Artists Among Us: ACEP's 2021 Annual Report features original art submitted to the 2020 and 2021 HeART of Emergency Medicine Galleries. This piece, “The Pull of Rotations" by medical student Sara Twadell, depicts the inner "tug of war" battle in her head that occurs as she tries to discover which medical career path to take. Medium: Procreate on iPad
Surprise Billing Implementation Surprises Everyone
We thought the end of 2020 brought the end of our battle over out-of-network billing, through Congressional passage of the No Surprises Act. We considered it a solid win that this comprehensive bill to bans balance billing for out-of-network (OON) was coupled with a fair process independent dispute resolution (IDR) to ensure that clinicians and facilities are paid appropriately for the OON services they deliver.
ACEP was able to secure strong language in the first interim final rule implementing the No Surprises Act that enforces the prudent layperson standard. The rule states that denying emergency coverage based on a retroactive review of diagnosis codes is inconsistent with the emergency services requirements of the No Surprises Act and the Affordable Care Act. As part of the rationale for the policy, the rule specifically refers to ACEP’s lawsuit against Blue Cross & Blue Shield of Georgia.
Unfortunately, everyone was surprised (in a bad way) by the second IFR for this bill. The IFR undid key components of the law’s IDR provisions and goes against congressional intent of the No Surprises Act. ACEP and many others worked hard with Congress to ensure a final bill that protects patients from surprise bills while providing a robust independent dispute resolution (IDR) process. The purpose of IDR is to facilitate a fair interaction between parties once patients are out of the middle of billing disputes.
However, what this second IFR puts forth is the total opposite. By requiring arbiters to greatly prioritize the artificially low Qualified Payment Amount (QPA) set by insurance companies, the new rule as written undermines the entire IDR process and could encourage insurance companies to narrow their networks even further, making it harder for patients to get emergency care, particularly in small or rural communities.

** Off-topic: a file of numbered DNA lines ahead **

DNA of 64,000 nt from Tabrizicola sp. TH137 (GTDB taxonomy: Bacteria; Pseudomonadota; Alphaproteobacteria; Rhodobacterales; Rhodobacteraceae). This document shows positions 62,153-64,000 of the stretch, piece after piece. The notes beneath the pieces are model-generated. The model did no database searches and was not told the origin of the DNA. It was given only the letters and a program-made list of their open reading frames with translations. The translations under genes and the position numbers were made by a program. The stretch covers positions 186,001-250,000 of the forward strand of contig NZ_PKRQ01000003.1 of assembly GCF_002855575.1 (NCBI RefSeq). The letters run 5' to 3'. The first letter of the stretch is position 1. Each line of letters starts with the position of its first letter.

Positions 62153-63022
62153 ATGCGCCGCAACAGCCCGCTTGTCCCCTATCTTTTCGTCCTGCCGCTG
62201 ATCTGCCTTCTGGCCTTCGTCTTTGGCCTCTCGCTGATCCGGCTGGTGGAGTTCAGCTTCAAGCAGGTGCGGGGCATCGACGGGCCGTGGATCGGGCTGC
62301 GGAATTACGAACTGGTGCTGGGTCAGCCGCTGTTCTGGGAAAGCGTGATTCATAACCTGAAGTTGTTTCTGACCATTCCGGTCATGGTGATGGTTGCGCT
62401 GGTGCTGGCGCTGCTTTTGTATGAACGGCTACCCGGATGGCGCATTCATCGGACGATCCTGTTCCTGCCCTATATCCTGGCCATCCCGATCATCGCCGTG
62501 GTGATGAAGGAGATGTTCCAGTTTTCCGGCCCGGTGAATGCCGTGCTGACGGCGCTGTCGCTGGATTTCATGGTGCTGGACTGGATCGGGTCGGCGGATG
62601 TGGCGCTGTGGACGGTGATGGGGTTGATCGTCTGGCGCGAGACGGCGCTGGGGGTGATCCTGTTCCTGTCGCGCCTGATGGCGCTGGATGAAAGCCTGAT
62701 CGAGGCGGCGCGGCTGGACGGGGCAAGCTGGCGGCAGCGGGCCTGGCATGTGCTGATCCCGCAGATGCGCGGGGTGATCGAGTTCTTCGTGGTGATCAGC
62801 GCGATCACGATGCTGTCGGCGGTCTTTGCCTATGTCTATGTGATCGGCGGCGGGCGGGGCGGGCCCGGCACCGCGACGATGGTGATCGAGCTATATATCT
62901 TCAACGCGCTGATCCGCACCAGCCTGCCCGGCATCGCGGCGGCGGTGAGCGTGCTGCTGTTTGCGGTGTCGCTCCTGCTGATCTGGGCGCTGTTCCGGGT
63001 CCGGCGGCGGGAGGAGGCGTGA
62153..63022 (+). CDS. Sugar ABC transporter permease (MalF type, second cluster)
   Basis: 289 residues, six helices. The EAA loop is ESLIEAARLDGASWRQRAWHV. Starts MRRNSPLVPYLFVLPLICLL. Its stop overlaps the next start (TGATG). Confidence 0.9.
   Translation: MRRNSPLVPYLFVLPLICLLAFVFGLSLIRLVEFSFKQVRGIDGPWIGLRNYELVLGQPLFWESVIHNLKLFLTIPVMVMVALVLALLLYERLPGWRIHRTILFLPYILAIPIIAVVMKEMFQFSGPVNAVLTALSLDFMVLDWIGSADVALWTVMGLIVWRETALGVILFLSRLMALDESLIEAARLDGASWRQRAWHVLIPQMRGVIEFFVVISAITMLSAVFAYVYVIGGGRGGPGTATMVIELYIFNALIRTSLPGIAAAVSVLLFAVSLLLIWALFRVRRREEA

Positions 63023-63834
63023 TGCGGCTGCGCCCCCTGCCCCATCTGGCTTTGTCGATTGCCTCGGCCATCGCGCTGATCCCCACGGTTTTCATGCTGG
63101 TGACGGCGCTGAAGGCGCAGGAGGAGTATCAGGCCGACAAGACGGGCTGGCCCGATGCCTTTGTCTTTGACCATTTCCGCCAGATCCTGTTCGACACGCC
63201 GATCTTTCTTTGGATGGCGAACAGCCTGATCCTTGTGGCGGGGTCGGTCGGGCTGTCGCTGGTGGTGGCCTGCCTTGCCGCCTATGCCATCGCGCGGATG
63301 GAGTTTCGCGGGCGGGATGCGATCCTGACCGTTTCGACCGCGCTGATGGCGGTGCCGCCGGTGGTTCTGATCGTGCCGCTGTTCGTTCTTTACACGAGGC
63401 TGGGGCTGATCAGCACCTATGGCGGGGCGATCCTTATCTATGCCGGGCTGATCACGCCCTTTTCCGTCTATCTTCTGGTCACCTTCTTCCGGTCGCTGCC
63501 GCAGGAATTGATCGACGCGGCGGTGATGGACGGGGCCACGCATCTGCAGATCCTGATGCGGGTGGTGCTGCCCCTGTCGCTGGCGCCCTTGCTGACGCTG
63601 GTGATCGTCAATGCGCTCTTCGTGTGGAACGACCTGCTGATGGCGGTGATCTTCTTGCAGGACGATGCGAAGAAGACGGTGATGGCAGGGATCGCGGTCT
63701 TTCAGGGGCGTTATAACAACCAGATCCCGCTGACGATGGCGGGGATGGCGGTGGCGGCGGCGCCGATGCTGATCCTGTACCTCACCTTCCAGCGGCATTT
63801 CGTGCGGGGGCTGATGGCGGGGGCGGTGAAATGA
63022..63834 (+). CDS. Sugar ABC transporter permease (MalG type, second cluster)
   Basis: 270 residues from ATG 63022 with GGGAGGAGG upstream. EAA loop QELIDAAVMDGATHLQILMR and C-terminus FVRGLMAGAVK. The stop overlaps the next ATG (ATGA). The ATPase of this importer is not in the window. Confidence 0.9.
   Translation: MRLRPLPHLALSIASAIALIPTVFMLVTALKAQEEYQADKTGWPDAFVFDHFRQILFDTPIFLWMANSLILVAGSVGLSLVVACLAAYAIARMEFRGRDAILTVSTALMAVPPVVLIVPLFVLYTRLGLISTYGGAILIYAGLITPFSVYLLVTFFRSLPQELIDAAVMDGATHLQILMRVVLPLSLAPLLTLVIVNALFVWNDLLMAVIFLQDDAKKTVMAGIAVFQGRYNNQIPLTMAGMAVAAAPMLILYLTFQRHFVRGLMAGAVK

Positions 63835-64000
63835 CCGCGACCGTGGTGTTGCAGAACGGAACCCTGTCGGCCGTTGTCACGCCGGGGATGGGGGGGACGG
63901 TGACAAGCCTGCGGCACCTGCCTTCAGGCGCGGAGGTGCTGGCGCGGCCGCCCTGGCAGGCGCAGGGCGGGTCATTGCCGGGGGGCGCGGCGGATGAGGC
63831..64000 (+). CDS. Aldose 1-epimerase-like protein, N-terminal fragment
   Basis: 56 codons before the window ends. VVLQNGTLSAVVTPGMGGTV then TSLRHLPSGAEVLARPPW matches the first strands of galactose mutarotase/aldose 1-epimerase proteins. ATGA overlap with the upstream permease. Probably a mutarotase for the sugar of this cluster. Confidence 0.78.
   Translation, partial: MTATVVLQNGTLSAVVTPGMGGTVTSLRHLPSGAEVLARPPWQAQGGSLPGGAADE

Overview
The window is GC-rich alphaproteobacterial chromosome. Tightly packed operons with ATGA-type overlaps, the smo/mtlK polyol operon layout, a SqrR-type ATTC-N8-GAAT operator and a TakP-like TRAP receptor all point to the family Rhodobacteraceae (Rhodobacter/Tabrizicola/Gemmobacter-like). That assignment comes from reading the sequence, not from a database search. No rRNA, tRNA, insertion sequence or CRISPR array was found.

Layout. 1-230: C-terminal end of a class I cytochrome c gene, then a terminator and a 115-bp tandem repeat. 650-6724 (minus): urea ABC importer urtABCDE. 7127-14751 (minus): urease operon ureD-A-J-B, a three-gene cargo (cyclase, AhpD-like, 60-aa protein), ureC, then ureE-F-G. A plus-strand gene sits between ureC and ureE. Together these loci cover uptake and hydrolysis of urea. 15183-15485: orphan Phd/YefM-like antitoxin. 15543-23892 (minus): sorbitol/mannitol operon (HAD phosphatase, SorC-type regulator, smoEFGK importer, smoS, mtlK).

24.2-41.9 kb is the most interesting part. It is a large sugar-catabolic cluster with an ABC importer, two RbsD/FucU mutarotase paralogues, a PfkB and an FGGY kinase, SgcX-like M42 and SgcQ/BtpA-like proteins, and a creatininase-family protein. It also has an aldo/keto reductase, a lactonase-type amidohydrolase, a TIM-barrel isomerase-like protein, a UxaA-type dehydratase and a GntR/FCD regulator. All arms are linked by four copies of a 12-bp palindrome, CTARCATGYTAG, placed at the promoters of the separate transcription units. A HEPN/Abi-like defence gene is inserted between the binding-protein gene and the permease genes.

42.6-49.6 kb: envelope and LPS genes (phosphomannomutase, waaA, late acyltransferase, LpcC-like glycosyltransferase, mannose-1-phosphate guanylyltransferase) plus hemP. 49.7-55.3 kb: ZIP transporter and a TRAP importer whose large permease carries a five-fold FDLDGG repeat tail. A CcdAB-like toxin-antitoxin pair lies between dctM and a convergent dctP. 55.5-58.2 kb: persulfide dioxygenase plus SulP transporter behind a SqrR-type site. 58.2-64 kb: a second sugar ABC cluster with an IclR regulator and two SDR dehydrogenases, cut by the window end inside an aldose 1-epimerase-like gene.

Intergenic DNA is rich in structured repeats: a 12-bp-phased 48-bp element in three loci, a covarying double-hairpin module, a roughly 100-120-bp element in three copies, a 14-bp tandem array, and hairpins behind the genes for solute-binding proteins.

We’re fighting back:
Oct. 1: ACEP issues a statement strongly and publicly voicing our disappointment that the regulations almost entirely inconsistent with Congressional intent to create a fair and unbiased process to resolve billing disputes..
Dec. 9, 2021: ACEP supports the goals of the lawsuit filed by the American Medical Association and the American Hospital Association against the Departments of Labor, Treasury, and Health and Human Services.
Dec. 22, 2021: ACEP files its own legal action against the federal government’s implementation of the No Surprises Act, joining with the American College of Radiology and the American Society of Anesthesiologists to file a lawsuit charging that the interim final rule (IFR) on surprise medical billing goes against the language of the No Surprises Act and will ultimately harm patients and access to care.
Feb. 23, 2022: A federal judge in Texas ruled that the No Surprises Act implementation fails to follow the letter of the law, and that giving unequal weight to the Qualified Payment Amount (QPA) tilts the process unreasonably in favor of insurance companies. The court also determined that by skipping a customary notice and comment period while the law was being finalized, the government failed to follow its own well-established and transparent regulatory process. The concerns validated by the ruling in Texas are some of those shared by ACEP’s lawsuit as detailed in this article. The legal action is far from over; ACEP’s lawsuit is one of five other pending cases on this topic.
After the Texas ruling, a statement was issued by the Centers for Medicare & Medicaid Services (CMS) and the Department of Labor clarifying that the Texas court order did NOT affect the important patient protections embedded in the No Surprises Act, specifically the ban on balance billing. This is critical because some stakeholders, especially the insurance industry, have been falsely stating that the court order would in fact invalidate the patient protections by halting the implementation of the law. For a detailed breakdown of how the Texas ruling has affected implementation of the No Surprises Act – and what to expect next – visit ACEP’s regulatory blog.